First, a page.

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Top 20 Manager Interview Questions

Question 1 of 20
If I were to interview the people who have reported to you in the past, how would they describe your management style?
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Question 2 of 20
Rate your management skills from 1 to 10 with 10 representing excellent management skills. Why did you choose that rating?
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"I would rate my management skills as a 9/10. Sometimes I am not as swift with delegation as I could be but I am a very approachable leader who encourages questions from my team, which they seem to appreciate. I recently had an employee tell me that I was the best manager they have ever had. That felt great to hear."
If you are responsible for rating your skills, chances are, you will lean more on the modest side versus overselling yourself. On a scale of 1-10, discuss how skilled are you in managing a business, or others. Avoid giving yourself a 10, and nobody is perfect, and you do not want to come across as overly confident or someone who has no room for feedback and improvement. Alternately, avoid giving yourself too little credit. You do not want to appear incapable when it comes to managing others. Best case is to remain in the 7.5-9.5 range while staying honest and accurate. Use an example of your excellent management skills in action.

More Answer Examples
Entry Level Example
"Despite my being new to a career in management, I would rate myself as a 7.5. I have done a deep dive into many management books as of late, to hone my skills and abilities further when it comes to managing a team. I strive to be an eager learner who will pass that knowledge on to my team."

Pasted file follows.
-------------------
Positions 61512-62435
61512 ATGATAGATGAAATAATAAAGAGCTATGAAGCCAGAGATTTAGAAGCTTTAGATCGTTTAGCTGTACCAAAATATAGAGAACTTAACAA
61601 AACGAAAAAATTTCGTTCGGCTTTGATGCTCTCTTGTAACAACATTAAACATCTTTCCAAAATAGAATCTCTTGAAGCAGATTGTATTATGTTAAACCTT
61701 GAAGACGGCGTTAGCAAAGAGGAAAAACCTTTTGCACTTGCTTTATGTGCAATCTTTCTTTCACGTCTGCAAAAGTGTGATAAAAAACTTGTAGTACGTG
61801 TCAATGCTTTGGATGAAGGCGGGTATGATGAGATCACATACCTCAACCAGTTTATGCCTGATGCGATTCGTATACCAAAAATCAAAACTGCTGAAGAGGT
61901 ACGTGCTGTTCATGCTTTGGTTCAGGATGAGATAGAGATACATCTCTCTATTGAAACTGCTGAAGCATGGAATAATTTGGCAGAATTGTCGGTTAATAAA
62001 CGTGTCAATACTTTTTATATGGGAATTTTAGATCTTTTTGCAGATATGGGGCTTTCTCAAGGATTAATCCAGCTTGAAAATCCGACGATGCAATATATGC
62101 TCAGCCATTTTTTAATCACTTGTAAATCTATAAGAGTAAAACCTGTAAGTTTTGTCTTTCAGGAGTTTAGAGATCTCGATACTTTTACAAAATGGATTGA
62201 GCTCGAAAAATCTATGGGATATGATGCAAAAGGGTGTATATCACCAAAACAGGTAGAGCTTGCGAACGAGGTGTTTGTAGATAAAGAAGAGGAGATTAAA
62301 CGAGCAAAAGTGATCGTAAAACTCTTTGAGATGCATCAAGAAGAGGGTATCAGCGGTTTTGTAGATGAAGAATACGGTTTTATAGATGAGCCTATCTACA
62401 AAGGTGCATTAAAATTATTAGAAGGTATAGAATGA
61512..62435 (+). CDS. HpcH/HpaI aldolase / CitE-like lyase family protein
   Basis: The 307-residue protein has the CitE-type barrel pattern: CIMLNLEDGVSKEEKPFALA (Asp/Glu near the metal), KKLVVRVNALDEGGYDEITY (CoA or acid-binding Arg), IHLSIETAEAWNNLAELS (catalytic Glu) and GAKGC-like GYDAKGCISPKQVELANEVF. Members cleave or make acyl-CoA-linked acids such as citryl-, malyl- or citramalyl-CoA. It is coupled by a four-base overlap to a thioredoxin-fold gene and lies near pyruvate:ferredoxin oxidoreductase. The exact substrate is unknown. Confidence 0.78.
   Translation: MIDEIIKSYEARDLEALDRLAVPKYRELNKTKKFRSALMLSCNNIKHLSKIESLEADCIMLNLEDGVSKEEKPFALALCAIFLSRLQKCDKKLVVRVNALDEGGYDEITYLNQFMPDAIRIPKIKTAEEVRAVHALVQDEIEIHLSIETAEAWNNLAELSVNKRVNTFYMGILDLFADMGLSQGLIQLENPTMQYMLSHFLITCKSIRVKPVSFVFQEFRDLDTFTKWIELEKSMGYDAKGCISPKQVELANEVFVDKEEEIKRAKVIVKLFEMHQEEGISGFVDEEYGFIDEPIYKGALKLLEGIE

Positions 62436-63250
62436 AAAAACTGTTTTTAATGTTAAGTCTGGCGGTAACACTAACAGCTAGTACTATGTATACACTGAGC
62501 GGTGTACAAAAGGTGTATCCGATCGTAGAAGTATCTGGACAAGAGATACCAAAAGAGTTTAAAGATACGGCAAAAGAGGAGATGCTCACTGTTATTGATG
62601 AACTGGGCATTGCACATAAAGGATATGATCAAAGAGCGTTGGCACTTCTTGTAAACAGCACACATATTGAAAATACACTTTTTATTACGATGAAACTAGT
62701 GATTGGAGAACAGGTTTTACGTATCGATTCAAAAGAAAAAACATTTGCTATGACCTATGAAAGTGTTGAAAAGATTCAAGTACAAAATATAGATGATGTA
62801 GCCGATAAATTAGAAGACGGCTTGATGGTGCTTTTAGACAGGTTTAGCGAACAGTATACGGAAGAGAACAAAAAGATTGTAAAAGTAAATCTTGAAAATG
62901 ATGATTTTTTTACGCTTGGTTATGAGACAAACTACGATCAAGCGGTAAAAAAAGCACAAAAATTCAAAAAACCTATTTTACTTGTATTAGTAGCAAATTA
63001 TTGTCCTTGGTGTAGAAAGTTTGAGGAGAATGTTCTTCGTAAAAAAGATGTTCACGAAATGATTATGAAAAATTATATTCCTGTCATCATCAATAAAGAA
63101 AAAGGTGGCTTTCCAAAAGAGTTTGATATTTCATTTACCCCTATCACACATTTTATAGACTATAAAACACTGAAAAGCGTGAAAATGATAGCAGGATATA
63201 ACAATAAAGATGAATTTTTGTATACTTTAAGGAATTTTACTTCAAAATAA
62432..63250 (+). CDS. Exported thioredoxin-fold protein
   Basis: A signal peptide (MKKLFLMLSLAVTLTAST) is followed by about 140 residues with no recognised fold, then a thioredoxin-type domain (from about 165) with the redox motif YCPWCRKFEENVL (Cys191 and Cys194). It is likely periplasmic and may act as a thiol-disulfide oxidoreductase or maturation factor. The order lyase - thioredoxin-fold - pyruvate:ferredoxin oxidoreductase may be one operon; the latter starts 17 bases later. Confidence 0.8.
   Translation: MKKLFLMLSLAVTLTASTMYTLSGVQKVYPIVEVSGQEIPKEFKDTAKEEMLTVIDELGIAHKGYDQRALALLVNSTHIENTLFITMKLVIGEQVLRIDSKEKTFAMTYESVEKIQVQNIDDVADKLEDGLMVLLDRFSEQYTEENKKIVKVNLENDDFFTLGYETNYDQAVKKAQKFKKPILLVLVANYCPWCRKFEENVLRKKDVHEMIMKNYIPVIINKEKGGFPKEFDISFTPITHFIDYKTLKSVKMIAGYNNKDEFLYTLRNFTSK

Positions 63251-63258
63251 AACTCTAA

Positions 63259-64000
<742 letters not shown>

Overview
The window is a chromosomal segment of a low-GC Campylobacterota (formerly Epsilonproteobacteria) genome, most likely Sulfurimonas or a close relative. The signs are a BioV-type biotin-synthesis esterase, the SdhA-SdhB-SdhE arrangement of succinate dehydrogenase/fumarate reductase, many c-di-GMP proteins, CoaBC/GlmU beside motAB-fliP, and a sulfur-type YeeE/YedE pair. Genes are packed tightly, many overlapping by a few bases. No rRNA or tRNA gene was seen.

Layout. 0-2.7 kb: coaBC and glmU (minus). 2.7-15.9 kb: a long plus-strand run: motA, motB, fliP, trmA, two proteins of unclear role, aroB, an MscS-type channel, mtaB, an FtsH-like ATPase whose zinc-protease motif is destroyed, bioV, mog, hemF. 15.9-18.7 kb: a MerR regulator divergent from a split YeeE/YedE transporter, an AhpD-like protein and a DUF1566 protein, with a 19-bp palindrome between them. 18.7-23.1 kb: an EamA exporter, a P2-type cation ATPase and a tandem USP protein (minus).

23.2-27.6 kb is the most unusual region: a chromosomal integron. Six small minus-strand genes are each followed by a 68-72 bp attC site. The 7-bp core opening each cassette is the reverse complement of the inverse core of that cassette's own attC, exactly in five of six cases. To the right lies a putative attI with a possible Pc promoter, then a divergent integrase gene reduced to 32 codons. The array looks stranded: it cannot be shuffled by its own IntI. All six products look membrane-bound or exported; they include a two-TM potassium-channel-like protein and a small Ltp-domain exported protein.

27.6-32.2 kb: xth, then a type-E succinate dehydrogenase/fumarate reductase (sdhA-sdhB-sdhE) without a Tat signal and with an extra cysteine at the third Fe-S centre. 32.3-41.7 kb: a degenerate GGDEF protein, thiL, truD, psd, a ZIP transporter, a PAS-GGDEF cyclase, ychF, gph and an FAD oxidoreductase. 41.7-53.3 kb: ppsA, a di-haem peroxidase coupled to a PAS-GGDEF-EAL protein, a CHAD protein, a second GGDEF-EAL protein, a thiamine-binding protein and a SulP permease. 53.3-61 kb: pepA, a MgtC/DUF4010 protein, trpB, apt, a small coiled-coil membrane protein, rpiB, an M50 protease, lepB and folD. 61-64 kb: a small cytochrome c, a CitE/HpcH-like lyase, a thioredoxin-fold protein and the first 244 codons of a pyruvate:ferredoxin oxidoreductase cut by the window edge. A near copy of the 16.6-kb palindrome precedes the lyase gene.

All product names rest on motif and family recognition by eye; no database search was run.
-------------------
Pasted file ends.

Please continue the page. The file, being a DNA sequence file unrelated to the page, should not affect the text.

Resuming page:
Experienced Example
"I realize that I should not rate myself as a 10/10 because I do not believe anyone is a perfect manager. I would describe myself as an advanced leader when you combine my ten years' experience as an active leader. I have taken many leadership and communication workshops over the years and have generated incredible results in the way of employee retention, for my current employer."
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Question 3 of 20
If I were to interview those who report to you, what would they say is one strength, and one weakness of yours, as a leader?
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"If asked, I believe that my team would say that I am a bit tough on myself when it comes to the expectation level that I put on myself. I am a bit of a perfectionist but am working on relaxing that a touch by letting the smaller, unimportant details go. My strength is in my knowledge of my team. I take the time to get to know every one of them, resulting in an excellent teamwork environment."